b. 1714 Paris, d. 1785 Paris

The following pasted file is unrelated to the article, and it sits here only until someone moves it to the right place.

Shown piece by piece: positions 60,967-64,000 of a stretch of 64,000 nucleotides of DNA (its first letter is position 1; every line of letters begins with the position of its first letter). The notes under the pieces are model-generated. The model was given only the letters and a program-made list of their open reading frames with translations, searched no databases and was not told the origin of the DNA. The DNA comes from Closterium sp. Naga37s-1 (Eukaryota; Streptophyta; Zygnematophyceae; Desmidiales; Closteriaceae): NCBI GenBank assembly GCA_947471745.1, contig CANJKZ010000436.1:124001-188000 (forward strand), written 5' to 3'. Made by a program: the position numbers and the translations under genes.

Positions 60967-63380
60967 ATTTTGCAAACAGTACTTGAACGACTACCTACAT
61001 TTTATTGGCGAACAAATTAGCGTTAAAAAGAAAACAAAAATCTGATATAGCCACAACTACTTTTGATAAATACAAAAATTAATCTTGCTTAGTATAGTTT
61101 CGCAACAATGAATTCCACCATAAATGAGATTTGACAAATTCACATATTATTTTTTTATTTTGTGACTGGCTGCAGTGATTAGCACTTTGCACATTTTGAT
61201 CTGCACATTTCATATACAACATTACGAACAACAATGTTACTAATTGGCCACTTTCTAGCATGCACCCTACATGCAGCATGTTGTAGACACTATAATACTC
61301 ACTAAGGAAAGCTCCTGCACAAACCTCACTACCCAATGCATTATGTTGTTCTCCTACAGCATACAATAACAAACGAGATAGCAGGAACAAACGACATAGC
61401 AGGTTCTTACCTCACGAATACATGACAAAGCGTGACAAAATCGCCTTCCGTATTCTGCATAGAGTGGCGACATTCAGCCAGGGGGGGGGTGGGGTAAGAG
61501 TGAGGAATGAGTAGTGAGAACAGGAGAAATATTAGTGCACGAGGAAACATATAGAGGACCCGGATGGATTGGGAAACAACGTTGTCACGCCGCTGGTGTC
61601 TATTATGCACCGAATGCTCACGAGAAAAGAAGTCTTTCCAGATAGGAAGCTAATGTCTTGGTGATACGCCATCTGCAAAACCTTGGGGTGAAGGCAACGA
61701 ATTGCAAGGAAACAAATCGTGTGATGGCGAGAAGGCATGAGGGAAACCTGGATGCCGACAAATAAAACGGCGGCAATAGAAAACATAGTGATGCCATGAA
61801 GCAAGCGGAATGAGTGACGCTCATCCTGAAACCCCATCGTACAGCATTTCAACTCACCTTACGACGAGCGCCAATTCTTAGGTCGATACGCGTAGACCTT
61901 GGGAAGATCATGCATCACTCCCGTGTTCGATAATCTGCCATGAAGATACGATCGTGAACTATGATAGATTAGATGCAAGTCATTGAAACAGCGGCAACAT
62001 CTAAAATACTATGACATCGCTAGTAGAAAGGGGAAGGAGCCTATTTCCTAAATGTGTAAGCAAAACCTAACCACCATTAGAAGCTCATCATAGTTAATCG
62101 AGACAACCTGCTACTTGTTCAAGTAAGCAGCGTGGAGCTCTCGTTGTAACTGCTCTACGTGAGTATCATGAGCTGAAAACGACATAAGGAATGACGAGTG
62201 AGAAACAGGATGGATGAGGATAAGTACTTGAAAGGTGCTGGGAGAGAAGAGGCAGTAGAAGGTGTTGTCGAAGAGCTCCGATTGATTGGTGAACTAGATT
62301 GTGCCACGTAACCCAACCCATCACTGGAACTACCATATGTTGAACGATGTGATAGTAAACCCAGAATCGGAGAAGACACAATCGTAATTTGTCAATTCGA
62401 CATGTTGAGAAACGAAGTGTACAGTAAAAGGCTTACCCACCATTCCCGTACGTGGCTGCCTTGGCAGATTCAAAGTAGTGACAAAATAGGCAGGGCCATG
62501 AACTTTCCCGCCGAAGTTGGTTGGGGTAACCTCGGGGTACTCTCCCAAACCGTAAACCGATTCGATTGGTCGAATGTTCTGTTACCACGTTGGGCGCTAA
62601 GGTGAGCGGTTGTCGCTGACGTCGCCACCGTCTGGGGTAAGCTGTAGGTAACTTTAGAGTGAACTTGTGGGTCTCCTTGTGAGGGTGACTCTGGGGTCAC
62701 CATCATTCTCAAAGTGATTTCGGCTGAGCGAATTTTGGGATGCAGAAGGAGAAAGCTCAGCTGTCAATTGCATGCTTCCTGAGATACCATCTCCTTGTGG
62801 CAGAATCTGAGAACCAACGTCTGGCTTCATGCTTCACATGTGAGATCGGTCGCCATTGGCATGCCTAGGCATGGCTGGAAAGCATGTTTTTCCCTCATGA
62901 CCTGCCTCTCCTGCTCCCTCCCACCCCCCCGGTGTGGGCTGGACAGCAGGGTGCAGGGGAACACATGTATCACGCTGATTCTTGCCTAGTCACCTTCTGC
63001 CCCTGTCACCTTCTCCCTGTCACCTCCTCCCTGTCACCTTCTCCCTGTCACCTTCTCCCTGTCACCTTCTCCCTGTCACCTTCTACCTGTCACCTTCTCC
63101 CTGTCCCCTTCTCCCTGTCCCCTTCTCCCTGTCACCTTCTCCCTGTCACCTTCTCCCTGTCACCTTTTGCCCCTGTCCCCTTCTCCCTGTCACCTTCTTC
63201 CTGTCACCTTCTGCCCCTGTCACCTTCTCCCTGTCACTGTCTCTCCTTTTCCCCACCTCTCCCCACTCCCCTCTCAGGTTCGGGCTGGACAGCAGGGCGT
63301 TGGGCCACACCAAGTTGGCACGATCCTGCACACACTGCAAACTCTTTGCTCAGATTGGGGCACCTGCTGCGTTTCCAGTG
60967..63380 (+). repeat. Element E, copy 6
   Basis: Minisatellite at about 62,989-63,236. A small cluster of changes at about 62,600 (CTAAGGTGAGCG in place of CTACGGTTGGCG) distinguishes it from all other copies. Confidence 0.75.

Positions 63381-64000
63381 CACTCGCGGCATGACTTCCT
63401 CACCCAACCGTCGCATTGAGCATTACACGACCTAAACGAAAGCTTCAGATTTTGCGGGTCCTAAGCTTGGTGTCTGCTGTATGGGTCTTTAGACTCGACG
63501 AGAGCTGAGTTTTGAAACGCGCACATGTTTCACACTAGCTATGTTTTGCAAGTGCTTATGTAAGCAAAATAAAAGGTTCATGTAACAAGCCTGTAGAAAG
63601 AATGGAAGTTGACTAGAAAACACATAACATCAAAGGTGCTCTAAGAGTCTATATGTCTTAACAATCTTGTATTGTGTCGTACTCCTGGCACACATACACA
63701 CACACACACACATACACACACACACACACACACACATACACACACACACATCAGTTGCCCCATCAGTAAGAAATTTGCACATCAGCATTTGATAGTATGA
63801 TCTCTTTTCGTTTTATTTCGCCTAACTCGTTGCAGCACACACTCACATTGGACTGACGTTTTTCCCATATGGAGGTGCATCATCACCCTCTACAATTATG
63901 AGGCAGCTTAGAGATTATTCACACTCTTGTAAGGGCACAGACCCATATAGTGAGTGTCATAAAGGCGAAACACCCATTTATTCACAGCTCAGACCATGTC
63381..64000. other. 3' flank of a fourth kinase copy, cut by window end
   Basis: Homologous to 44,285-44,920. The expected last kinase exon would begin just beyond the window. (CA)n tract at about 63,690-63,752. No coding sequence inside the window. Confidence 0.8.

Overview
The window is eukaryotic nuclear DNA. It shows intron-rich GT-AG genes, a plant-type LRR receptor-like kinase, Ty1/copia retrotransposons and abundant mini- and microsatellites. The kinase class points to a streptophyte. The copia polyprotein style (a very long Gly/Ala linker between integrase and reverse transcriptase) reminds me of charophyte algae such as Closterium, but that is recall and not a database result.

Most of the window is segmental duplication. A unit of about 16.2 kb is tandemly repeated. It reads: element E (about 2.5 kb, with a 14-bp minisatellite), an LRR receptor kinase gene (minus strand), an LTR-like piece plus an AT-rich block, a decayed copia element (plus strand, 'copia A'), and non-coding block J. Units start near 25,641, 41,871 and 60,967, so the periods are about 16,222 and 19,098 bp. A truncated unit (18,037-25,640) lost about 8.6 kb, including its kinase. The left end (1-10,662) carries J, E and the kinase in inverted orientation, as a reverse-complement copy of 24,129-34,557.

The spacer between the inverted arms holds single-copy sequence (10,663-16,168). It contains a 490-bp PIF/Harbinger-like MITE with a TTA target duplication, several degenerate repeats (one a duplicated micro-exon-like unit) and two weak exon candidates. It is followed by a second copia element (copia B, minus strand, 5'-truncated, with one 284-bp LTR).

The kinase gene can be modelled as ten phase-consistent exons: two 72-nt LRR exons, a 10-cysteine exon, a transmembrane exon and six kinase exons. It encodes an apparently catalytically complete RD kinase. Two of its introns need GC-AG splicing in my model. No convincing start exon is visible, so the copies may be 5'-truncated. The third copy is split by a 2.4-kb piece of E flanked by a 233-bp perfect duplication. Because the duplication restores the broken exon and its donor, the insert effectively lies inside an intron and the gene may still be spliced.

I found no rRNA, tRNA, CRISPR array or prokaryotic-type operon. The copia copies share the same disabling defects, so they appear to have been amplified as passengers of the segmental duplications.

Among the sculptors of France in the 1700s, Jean-Baptiste Pigalle achieved unprecedented honors and wealth. Pigalle's beginnings, however, were humble. Like many French artists, Pigalle traveled to Rome. But the young sculptor came from a family of artisans so he paid his own way there. After studying in Rome for five years, Pigalle returned to France in 1740 where he conceived the model for his most well known sculpture, a seated statue of Mercury. This graceful and animated rendering was an immediate success. Pigalle was accepted into the Académie Royale and soon began receiving commissions from Louis XV and his entourage. By the 1750s, Pigalle was able to devote himself almost exclusively to official commissions and produced a number of large-scale, public monuments. Perhaps his most important patron was the king's mistress, Madame de Pompadour, for whom he executed several projects including garden statues and portraits. Pigalle's last major work, a life-size marble sculpture of the philosopher Voltaire, summarized the overriding concerns of his career--truth of form, expression, and gesture. In the 1700s, contemporary men of letters were typically depicted in antique attire, but Pigalle depicted a naked, infirm, and all too human Voltaire. The sculpture exemplified Pigalle's commitment to naturalism but, failing to meet public expectations, was almost universally criticized.